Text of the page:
Representation of ICH

The United Nations Educational, Scientific, and Cultural Organization (UNESCO) adopted the Convention for the Safeguarding of Intangible Cultural Heritage on 17 October 2003. The Convention’s General Provisions acknowledges “the importance of intangible cultural heritage as a mainspring of cultural diversity and a guarantee of sustainable development” and yet observes that globalization and other detrimental forces are a grave threat to the future of this unique kind of heritage.

The Convention thus seeks to:

  1. Safeguard intangible cultural heritage;
  2. Ensure respect for the communities, groups, and individuals who produce intangible cultural heritage;
  3. Raise awareness at the local, national, and international levels of the importance of intangible cultural heritage; and
  4. Provide for international cooperation and assistance (Article 1). The Convention recommends that one of the key actions at the national level is the production of an inventory of intangible cultural heritage, which can be the foundation of management and safeguarding strategies (Article 12).

The Republic of Mauritius ratified the Convention on 4th June 2006. To honour this commitment and endeavour the safeguarding of intangible cultural heritage, the country has started taking measures and new research to inventory and document its intangible heritage. The National Heritage Fund under the Ministry of Arts and Culture is now the National Repository for Intangible Cultural Heritage in Mauritius.

Intangible cultural heritage encompasses living expressions and the traditions that countless groups and communities worldwide have inherited from their ancestors and transmit to their descendants, in most cases orally. The inventory for the Republic of Mauritius uses the definition of intangible cultural heritage as defined in the Convention (Article 2.1), with minor modification:

“The ‘intangible cultural heritage’ means the practices, representations, expressions, knowledge, skills—as well as the instruments, objects, artefacts and cultural spaces associated therewith—that communities, groups, and, in some cases, individuals recognize as part of their cultural heritage. This intangible heritage, transmitted from generation to generation—and often between cultural groups—is constantly recreated by communities in response to their environment, their interaction with nature, and their history, and provides them with a sense of identity and continuity, thus promoting respect for cultural diversity and human creativity.”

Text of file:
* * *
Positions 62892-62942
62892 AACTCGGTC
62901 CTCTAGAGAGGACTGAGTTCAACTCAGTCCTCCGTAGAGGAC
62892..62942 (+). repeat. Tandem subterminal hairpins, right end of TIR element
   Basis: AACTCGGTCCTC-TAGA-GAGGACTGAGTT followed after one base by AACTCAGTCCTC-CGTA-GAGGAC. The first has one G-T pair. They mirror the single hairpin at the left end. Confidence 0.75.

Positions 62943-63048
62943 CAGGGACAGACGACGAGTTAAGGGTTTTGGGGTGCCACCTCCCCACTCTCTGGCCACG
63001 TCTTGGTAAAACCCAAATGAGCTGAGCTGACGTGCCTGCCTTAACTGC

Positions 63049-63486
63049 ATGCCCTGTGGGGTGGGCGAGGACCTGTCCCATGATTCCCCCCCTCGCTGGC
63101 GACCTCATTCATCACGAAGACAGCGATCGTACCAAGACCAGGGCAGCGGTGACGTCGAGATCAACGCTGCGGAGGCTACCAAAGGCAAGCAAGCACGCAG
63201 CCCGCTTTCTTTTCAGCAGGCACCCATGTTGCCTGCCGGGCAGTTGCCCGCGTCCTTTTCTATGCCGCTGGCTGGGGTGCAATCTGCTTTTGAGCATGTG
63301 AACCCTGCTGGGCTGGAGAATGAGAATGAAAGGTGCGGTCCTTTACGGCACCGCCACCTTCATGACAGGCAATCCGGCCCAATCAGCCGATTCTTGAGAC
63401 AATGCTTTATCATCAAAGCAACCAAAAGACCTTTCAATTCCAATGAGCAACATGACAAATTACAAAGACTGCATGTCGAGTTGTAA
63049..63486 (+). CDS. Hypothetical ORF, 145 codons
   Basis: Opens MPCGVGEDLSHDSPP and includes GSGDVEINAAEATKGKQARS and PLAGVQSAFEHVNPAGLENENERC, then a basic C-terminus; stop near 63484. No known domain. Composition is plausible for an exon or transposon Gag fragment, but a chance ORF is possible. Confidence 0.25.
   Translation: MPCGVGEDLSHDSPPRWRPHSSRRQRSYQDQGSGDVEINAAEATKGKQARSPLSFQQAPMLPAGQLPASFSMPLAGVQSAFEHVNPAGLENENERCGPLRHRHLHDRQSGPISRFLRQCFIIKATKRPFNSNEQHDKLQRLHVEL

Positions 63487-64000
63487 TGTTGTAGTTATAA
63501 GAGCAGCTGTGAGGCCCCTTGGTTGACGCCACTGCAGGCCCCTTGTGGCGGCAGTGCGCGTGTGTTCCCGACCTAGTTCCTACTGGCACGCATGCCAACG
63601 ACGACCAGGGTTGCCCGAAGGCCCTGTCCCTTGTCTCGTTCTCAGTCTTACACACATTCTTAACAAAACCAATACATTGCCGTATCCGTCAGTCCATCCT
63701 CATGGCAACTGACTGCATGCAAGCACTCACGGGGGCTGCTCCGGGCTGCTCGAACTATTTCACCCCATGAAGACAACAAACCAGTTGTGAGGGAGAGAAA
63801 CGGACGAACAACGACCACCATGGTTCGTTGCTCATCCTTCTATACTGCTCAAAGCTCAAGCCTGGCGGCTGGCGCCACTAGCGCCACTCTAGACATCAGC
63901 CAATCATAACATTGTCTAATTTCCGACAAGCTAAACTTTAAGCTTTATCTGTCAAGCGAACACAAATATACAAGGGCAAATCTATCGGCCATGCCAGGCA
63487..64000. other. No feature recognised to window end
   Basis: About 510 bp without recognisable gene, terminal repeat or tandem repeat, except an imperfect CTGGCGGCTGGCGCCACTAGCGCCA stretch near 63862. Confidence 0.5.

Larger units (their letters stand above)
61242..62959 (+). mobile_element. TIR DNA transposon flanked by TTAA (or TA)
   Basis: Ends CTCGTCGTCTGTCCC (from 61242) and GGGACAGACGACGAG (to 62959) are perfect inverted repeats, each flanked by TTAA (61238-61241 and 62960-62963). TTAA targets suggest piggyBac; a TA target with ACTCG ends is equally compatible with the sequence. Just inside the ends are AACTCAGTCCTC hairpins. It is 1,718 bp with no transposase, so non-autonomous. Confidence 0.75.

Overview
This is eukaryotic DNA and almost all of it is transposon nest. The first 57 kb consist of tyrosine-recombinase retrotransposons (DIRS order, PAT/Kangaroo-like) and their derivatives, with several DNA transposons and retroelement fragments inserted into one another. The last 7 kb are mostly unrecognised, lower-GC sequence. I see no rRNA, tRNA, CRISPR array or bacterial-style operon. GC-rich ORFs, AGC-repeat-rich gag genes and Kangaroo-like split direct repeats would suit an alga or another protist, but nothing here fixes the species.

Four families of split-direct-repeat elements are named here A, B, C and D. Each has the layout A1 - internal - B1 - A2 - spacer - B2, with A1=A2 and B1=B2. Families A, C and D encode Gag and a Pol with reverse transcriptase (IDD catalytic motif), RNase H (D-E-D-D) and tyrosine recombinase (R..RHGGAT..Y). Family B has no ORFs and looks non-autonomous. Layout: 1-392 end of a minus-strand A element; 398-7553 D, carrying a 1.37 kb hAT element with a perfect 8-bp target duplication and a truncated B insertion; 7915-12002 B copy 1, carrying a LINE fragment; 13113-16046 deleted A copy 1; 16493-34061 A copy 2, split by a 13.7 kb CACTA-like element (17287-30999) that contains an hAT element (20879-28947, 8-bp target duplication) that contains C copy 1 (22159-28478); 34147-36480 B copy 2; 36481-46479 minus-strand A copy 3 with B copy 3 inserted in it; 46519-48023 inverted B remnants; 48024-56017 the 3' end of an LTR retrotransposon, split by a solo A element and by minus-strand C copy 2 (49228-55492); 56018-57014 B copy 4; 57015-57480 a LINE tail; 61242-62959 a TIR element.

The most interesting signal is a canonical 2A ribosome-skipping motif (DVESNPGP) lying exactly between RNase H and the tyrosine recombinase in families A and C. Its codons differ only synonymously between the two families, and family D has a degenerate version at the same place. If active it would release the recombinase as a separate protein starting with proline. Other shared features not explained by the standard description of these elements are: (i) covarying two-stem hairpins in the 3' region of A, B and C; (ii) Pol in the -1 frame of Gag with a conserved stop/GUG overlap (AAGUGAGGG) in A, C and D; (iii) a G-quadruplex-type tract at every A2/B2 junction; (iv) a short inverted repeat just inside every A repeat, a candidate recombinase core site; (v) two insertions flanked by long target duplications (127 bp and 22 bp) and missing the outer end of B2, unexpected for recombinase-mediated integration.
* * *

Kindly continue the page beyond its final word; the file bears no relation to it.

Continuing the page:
Additionally, the following eight points serve as guiding principles for the inclusion of elements in the Republic of Mauritius’ inventory. All Intangible Cultural Heritage elements in the inventory will thus:

  1. Be a tradition inherited from ancestors and passed on through time;
  2. Be a living form of heritage, which is continuously re-created and thus evolves;
  3. Be community-based since groups are the ones who create, carry, and transmit ICH;
  4. Provide a sense of identity and thus belonging to culture;
  5. Recognize that ICH is often multicultural, shared among diverse groups and all citizens;
  6. Promote understanding of others and respectful intercultural dialogue;
  7. Honour human rights and be non-derogatory towards persons or groups; and
  8. Inspire commitments of safeguarding to ensure its future.

Further, the Convention proposes five broad domains for intangible cultural heritage, which are used to organise the Republic of Mauritius’ inventory. As stated by the Convention’s supporting documents:

1. Oral Traditions and Expressions